Georgetown 67, No. 16 Pittsburgh 64
PITTSBURGH (AP)—Jamie Dixon learned what longtime Pitt coach Paul Evans often discovered during the 1980s and 1990s: Sometimes having better talent isn’t enough against a John Thompson-coached Georgetown team.
Brandon Bowman drove the lane for the go-ahead basket with 8.4 seconds remaining and No. 16 Pittsburgh then failed twice to get off a shot, falling 67-64 to the Hoyas on Wednesday night in the Panthers’ second upset loss in as many games.
Pitt followed up a stunning 69-66 loss Sunday to Bucknell with one nearly as surprising—only its third in 46 home games since the Petersen Events Center opened for the 2002-03 season.
Georgetown (9-3) had lost eight consecutive Big East games dating to last season, only to win its conference debut under new coach John Thompson III— the son of the Hoyas coach who was 24-10 against Pitt from 1982-99.
The Hoyas hit 9 of 12 3-point attempts during the first half, when they once led 28-9, then ran their Princeton-style offense featuring numerous back-door cuts and quick passes to perfection in the second half.
“Obviously, I’m happy,” Thompson said. “The ball bounced our way the last two minutes. It was a big win against a terrific team.”
And a struggling Pitt team, too.
The Panthers (10-2), who have shared or won the last three Big East regular-season titles, lost two in a row for the first time since Notre Dame and Miami beat them during a four-day span in January 2002. They hadn’t lost consecutive home games since Feb. 2001 losses to Notre Dame and Georgetown.
“This really hurts, to lose two straight games at home,” said Chris Taft, who led Pitt with 20 points. “We’ve got to find a way to get through.”
Ashanti Cook hit four of Georgetown’s 11 3-pointers and scored 23 points, including a free throw with 5.2 seconds left after Pitt’s Chevon Troutman threw the ball away on a long pass.
“He kept us in it on some possessions where we could have crumbled,” Thompson said. “He hit some shots to stop runs and keep us in the game.”
Pitt got the ball back with a chance to tie it after Cook missed his second free throw, but Antonio Graves was tied up near midcourt and the Panthers never got a shot off.
Bowman scored 18 and reserve Darrel Owens had 11 for the Hoyas, who were 16-point underdogs despite winning their previous four.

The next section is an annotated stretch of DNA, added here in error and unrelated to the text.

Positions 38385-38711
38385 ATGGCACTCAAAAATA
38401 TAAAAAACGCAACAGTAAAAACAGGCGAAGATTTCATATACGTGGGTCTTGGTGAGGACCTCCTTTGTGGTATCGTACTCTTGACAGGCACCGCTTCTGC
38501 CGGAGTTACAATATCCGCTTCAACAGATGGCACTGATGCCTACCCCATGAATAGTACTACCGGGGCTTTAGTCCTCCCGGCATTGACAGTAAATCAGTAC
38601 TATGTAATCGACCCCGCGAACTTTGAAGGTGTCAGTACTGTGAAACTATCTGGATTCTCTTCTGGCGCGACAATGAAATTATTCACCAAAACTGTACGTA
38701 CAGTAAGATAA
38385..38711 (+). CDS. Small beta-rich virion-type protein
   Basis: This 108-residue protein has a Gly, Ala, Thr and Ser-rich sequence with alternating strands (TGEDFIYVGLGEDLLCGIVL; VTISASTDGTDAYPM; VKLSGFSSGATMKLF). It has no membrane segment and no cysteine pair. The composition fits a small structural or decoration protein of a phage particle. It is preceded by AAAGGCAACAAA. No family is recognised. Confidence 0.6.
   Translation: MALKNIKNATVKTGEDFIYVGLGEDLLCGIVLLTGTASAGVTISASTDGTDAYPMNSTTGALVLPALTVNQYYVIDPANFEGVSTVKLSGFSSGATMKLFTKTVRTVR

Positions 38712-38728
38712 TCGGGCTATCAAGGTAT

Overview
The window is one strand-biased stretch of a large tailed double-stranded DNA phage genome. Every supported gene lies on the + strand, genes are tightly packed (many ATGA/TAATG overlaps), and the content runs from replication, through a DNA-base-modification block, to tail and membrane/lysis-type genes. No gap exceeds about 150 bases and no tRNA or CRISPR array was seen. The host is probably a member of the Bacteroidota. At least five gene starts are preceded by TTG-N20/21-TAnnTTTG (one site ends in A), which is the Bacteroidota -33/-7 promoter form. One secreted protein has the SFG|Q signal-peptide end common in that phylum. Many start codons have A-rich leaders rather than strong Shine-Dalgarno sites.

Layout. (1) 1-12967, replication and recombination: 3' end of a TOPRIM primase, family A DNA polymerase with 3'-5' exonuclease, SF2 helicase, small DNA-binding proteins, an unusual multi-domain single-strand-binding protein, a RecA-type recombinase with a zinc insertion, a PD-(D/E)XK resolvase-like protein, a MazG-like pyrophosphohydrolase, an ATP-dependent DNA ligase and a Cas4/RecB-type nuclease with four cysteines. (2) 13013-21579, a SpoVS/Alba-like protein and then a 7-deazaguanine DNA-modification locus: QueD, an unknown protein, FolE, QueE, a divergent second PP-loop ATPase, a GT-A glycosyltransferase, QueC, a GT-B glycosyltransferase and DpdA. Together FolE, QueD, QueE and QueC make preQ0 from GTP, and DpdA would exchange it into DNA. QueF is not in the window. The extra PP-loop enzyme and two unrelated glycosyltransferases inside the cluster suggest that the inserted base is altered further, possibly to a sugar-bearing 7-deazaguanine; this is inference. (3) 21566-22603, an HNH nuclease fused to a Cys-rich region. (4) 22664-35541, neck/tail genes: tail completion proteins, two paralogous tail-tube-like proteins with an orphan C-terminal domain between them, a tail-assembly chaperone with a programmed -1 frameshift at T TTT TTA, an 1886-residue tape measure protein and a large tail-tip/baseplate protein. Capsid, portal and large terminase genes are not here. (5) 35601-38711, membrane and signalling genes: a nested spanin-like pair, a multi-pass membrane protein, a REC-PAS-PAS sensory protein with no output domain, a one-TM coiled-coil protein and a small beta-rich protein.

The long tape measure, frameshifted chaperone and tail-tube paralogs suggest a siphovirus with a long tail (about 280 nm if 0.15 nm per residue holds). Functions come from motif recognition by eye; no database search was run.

Pitt’s Carl Krauser had 12 of his 15 points during a furious first-half flurry, but the Panthers couldn’t hold on after turning the 19-point deficit into a 59-53 lead with five minutes remaining.
Georgetown, starting three freshmen, hit its first six 3-point attempts against Pitt’s rarely used 2-3 zone defense to seize the 28-9 lead. Dixon opened with the zone—a defense he estimates the Panthers used only 10 minutes all last season—because of their uncharacteristically soft defense of late.
“They hit some deep 3s—they came out on fire,” Dixon said. “Say what you want about the second half, but you can’t put yourself in a 19-point hole. We rushed some things, forced some things and were overly aggressive at times.”
Pitt’s last three opponents have shot 50 percent or better, something only one of Pitt’s 36 opponents did last season. Georgetown made 25 of 50 shots, including 11-of-21—52.4 percent—from 3-point range.
In a game marked by shifting momentum and long scoring runs keyed by 3-pointers, Pitt then scored the first eight points of the second half to take its first lead, at 42-39, since it led 6-5.
Georgetown, ending a five-game losing streak against Pitt, responded with a 9-0 run keyed by Cook’s five points to retake the lead at 53-49. But the Hoyas didn’t score for nearly four minutes as Graves and Krauser each hit 3-pointers as Pitt scored 10 in a row to make it 59-53.
Troutman, who came in averaging 13.6 points, was held to five. He has scored in single digits in each of Pitt’s seven defeats over the last two seasons.